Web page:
Edwin Wilfred Wrayford May
Mr Edwin May must have taken great solace in the gathering that assembled in Lustleigh Church on Saturday 15th July 1916 to remember his only son who had fallen at the front less than two weeks earlier. People came from far and near with one villager reporting that he had never seen so many people in the church before; many of them not regular church-goers and some who had not been since their wedding, but they came to show their respect for the boy they all loved and sympathy for his father.
In his address, Rev. Johnson said, about Edwin Wilfred Wrayford May, that he was not someone who could have ever chosen the army as a profession, nor did he have any taste for fighting; rather he possessed a great sense of beauty and was far more in his element working in his garden or putting a touch to a vase of flowers. Similarly, a friend had once said “it will not do for you to join up, you are too gentle”, to which he countered that he would never be a coward. So, seeing his duty, and with his father’s blessing, he joined the cause.
It must have been especially hard for Edwin to wave off his son from their house at Rudge Farm, which had become increasingly empty in recent years. His only daughter was married in 1909, his wife died in 1911, one of his main farm hands had joined the Royal Navy in 1912 and even his son’s bay jumping pony, Rex, had been requisitioned by the army the day after war was declared. Indeed, the worry for his son weighed so heavily on Edwin that he felt unable to continue as Churchwarden, resigning in May 1916 after 22 years service.
Edwin Wilfred Wrayford May, had been baptised in Lustleigh on Ascension Day 1891. As well as helping his father farm the 135 acres at Rudge, Wilfred (as he was known, or Fred to his army pals) was a prize-winning amateur gardener, a very fine horseman and, it was said, it took a good man to equal him with his gun, rod, bat or racket. Perhaps little wonder then, that it was the Sportsmen’s Battalion that would have him among its ranks.
Wilfred answered the call of Lieut. AE Dunn, one time MP and Mayor of Exeter, who held many rallies in the city and surrounding areas calling upon men to form a special Western Company of sportsmen from Devon and Cornwall, later to be known as ‘C’ Company of the 2nd Sportsmen’s Battalion. On February 22nd 1915, he enlisted at the recruitment centre in Castle House, Castle Street, Exeter, the offices of the solicitors Dunn and Baker, of which AE Dunn was a founder.
A few days later, the Battalion was given a farewell concert at Barnfield Hall, followed a week later by an inspection by the Mayor of Exeter at Bury Meadow. Then, on March 16th, after a supper the previous evening at King’s Hall, St Thomas, the men began their journey, parading past throngs of well-wishers along Sidwell Street, the High Street and Queen Street before departing St David’s station on their way to camp at Hornchurch.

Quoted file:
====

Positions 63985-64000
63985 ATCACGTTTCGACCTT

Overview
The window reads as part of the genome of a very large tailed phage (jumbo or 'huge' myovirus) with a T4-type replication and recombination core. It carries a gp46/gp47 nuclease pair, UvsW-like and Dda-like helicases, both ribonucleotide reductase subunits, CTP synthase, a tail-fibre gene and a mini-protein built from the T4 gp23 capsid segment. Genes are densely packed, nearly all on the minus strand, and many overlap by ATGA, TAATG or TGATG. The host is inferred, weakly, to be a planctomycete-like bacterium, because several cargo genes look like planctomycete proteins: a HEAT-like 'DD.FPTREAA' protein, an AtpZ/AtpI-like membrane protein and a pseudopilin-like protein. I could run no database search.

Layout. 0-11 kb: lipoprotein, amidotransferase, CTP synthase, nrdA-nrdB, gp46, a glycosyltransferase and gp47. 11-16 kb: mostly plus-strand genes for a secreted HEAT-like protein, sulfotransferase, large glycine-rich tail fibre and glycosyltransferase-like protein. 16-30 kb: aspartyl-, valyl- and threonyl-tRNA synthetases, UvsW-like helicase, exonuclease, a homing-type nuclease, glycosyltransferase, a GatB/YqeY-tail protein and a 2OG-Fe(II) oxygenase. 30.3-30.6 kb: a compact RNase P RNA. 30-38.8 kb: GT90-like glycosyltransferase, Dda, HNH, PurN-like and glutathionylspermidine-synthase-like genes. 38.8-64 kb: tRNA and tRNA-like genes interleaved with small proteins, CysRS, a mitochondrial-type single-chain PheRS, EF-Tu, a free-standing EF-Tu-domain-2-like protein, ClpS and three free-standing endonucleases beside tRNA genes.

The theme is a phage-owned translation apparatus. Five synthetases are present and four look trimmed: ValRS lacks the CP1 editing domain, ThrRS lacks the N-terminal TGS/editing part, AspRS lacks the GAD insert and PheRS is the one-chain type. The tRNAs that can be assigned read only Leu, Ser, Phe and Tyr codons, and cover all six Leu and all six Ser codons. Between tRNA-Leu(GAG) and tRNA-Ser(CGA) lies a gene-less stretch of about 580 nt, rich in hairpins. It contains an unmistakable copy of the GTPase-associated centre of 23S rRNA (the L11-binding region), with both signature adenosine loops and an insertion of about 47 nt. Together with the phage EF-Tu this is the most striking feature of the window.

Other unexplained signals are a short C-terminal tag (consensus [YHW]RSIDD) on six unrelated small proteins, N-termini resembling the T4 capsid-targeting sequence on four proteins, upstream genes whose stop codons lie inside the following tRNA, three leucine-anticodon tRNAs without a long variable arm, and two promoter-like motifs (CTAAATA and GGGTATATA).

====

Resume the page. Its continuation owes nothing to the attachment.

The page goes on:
They later moved to Tidworth in Wiltshire where, on 8th November 1915, Wilfred took part in review of the 33rd Division and a march past in front of The Queen. One week later, the 2nd Sportsmen’s Battalion, otherwise known as the 24th Battalion Royal Fusiliers had landed in France. The early days were occupied with training interspersed with football matches, but it wasn’t long before the men proceeded to the front and engaged in fighting with the enemy often entrenched as little as 250 yards apart.
By the end of June, they were on the front line at Carency, north of Arras in the Pas-de-Calais. The night of July 3rd saw particularly frantic action. The Germans had blown a crater of strategic value to the allies, so it was quickly occupied by a small band of bombers and a party of two NCOs and thirty men who worked through the night to consolidate the crater. As the work continued, a heavy bombardment was exchanged between the two sides; Private 3193 caught some shrapnel and died within minutes.
“It is with deepest regret that I write to you, to condole with you on the loss of your son”, wrote a comrade from the trenches. “Fred and I stood side by side when we took the oath of service to our King. In training, we were always together. In France, we slept next to each other, and in the trenches, we stood shoulder to shoulder. The night you lost a son, I an incomparable companion in arms. A mine exploded, and Fred was amongst the first to jump the parapet and take up a position on the top of the crater. In the willing discharge of his duty, he was hit by pieces of a grenade and was mortally wounded, dying in my arms”.
He went on to mention the high esteem in which he was regarded, “his quiet unassuming manner endeared him to us all, and gained for him a popularity envied by us all. His loss stings us deeply”.
The following night, Wilfred was buried by the Chaplain in the valley behind their lines. Today, a few kilometres away, he is remembered at Zouave Valley Cemetery, on the outskirts of Souchez. He is also commemorated by The Royal Fusiliers memorial at Holborn in London, erected as a tribute to the 22,000 men of the regiment who lost their lives in the Great War. He was posthumously awarded the 1914-15 Star, the British War Medal and the Allied Victory Medal, which were respectively and endearingly, nick-named Pip, Squeak and, most appropriately, Wilfred.
During his short time in the army, Wilfred was twice offered a commission, but he refused on both occasions, preferring to stay with his friends and fight in the ranks where “he was a splendid soldier”, according to his Captain. “Admired and respected by his officers, beloved by his comrades”. His quiet and gentle personality, says his obituary “endeared him to the whole countryside, and made him the favourite in the village”.